The reference operator is used for combining a range of cells to do calculations.

Range operator
:
– It makes 1 reference to all of the cells between 2 specified cell references, including those 2 references. 
Union operator
,
– It joins multiple range references into one reference.
Cell References
There are two types cell references:

Relative reference: It is a basic cell reference and it is based on the relative location of the cell. It changes and adjusts when a formula is copied to another cell
→ Example:B1

Absolute references: It is a locked reference that doesn’t change or adjust when copied. It is designed by adding a dollar
$
symbol before the column and row.
→ Example:$B$1
Create a Simple Formula with Constants and Operators
Now, let us learn how to create a simple Excel formula using constants and operators.
Select a cell where you want the result. This is where you will type your formula.
The first step to creating an Excel formula is to type an equal (=) sign. This will let Excel know that you are going to enter a formula. Without the (=) sign, Excel will take it as a string of text or numbers.
Then, Enter the formula. For example, if you want to add 23 and 5, type the first constant (23), then the operator (+), and then the second constant (5). To finish the formula, press ‘Enter’.
Edit a Formula
When you select a cell, Excel displays the value or formula of the selected cell in the formula bar which is located right above the column letters.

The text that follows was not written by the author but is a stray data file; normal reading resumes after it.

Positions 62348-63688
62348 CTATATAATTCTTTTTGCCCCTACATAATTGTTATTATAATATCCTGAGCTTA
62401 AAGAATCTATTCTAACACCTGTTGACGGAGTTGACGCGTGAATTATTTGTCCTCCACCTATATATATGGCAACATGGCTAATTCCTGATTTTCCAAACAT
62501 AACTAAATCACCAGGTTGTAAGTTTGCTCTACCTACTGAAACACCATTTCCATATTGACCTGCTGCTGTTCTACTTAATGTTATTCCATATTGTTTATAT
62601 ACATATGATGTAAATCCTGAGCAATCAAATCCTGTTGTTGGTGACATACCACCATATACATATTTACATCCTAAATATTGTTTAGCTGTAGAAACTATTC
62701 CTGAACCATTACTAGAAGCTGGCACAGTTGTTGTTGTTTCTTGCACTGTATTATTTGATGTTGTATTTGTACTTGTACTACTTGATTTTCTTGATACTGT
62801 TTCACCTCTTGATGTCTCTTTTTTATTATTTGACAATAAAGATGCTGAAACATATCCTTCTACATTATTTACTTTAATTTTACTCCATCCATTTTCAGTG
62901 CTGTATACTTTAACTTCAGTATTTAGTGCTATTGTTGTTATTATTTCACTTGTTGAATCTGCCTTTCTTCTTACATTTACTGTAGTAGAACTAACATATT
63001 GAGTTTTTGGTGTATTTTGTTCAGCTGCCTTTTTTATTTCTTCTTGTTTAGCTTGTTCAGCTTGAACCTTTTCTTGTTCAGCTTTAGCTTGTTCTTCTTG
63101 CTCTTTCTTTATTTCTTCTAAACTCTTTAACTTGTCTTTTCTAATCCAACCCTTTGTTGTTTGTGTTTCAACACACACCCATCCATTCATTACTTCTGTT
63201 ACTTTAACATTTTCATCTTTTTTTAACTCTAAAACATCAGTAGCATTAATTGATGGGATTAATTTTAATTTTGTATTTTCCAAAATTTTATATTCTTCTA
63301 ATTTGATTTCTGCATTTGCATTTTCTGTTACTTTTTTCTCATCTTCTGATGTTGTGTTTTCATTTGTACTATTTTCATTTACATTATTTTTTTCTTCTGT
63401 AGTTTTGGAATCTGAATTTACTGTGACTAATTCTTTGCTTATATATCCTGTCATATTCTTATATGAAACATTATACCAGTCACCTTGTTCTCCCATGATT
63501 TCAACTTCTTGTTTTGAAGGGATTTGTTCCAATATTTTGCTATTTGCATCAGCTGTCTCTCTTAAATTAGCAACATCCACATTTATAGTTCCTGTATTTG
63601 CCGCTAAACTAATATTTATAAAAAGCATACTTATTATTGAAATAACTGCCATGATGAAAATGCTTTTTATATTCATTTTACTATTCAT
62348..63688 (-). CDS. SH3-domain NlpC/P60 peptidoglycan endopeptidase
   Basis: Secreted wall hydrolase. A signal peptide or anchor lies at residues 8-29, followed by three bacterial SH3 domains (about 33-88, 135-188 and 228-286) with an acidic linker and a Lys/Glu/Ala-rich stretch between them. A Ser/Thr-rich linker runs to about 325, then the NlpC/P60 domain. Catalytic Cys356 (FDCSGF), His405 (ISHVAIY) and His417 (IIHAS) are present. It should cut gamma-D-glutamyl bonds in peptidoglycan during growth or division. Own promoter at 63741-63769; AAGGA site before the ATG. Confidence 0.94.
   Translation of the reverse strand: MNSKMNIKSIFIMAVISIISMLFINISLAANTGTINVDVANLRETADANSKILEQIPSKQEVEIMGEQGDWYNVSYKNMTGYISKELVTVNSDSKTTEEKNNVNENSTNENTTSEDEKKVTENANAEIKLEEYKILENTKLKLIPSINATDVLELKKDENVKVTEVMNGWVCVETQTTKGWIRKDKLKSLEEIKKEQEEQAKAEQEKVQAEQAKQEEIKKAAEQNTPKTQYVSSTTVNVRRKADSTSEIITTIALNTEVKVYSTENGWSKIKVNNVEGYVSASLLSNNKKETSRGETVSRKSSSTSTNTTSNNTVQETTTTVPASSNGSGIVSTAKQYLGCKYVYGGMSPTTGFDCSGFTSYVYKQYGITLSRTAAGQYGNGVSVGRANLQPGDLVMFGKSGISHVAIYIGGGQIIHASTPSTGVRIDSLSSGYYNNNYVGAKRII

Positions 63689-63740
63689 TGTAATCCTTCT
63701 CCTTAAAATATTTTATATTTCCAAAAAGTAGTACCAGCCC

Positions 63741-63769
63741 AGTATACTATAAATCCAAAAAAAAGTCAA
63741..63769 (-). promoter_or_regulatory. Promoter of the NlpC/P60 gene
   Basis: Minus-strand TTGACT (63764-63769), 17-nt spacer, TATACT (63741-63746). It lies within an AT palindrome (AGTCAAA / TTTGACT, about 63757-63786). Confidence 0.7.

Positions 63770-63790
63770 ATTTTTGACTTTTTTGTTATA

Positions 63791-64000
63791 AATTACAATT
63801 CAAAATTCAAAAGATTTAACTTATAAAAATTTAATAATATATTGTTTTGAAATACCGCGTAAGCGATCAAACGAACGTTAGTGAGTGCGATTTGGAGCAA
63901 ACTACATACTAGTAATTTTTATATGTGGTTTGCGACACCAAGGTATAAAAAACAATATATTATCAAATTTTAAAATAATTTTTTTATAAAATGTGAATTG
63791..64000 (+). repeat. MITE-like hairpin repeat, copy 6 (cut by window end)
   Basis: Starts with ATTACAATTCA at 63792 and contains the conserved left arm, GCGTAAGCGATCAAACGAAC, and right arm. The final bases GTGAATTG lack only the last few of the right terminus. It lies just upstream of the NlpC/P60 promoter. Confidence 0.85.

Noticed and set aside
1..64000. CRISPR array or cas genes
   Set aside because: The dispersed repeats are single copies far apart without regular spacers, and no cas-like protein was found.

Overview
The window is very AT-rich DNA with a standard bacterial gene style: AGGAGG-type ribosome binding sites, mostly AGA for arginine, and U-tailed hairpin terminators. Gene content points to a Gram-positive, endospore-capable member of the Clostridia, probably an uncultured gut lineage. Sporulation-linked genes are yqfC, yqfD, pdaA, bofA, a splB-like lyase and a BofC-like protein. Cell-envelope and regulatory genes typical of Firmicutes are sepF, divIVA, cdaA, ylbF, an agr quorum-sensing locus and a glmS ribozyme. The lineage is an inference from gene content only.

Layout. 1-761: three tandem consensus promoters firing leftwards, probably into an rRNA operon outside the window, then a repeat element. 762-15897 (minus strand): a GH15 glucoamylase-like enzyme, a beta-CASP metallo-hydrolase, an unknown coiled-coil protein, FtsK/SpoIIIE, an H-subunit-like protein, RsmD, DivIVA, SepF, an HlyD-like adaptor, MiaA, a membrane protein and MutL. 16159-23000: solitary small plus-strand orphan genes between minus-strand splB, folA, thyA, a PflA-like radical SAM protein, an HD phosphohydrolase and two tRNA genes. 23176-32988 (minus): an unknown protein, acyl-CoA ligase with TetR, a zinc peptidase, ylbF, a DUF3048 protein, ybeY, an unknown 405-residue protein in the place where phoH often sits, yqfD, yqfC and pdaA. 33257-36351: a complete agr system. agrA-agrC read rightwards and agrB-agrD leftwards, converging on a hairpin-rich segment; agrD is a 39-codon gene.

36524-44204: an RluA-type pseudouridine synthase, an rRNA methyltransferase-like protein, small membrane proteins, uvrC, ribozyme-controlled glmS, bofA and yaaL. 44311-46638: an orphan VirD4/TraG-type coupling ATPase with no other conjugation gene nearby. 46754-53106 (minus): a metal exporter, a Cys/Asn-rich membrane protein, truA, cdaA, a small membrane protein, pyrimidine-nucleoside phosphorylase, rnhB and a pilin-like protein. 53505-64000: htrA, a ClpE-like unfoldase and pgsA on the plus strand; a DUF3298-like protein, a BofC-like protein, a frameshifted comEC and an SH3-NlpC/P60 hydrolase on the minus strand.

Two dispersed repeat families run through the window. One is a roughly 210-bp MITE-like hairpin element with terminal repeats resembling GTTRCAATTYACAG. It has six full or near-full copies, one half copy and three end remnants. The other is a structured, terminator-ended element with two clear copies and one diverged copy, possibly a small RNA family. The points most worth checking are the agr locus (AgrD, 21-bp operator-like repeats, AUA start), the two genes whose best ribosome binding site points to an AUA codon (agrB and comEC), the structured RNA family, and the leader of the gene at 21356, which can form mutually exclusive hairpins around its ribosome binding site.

To edit the formula, select cell C1, which contains the formula, and click on the formula bar. Then, edit the formula and press ‘Enter’. You can directly edit the formula in the cell by doubleclicking on it. We’ll try subtraction this time in the below example.
Creating a Formula With Cell References
You are prone to make mistakes when you’re entering a long value in a formula. To avoid mistakes you can refer to the cells containing values, instead of manually typing those values into your formula.
In Excel, each cell has its own address (cell reference) that is specified by a column letter and a row number. The first part of the address is the column letter (A, B, C, etc.) which is shown along the top of the spreadsheet, while the row numbers (1, 2, 3, etc.) are shown along the left side.
If you select a cell, you can find its cell reference in the Name Box next to the formula bar (See below).